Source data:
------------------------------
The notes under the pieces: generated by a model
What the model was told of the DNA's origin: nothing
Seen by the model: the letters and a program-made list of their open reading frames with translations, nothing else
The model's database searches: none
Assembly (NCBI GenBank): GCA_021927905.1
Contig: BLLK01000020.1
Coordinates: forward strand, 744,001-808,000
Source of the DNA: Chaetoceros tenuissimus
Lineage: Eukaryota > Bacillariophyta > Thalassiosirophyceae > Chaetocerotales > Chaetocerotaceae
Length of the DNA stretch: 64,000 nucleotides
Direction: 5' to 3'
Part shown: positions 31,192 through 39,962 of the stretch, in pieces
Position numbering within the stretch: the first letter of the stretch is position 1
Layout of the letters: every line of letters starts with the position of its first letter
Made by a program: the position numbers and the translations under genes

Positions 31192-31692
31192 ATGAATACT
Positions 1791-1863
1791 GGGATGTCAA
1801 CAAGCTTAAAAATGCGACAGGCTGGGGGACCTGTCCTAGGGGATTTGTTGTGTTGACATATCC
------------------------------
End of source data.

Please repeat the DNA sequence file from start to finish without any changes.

The notes under the pieces: generated by a model
What the model was told of the DNA's origin: nothing
Seen by the model: the letters and a program-made list of their open reading frames with translations, nothing else
The model's database searches: none
Assembly (NCBI GenBank): GCA_021927905.1
Contig: BLLK01000020.1
Coordinates: forward strand, 744,001-808,000
Source of the DNA: Chaetoceros tenuissimus
Lineage: Eukaryota > Bacillariophyta > Thalassiosirophyceae > Chaetocerotales > Chaetocerotaceae
Length of the DNA stretch: 64,000 nucleotides
Direction: 5' to 3'
Part shown: positions 31,192 through 39,962 of the stretch, in pieces
Position numbering within the stretch: the first letter of the stretch is position 1
Layout of the letters: every line of letters starts with the position of its first letter
Made by a program: the position numbers and the translations under genes

Positions 31192-31692
31192 ATGAATACT
Positions 1791-1863
1791 GGGATGTCAA
1801 CAAGCTTAAAAATGCGACAGGCTGGGGGACCTGTCCTAGGGGATTTGTTGTGTTGACATATCC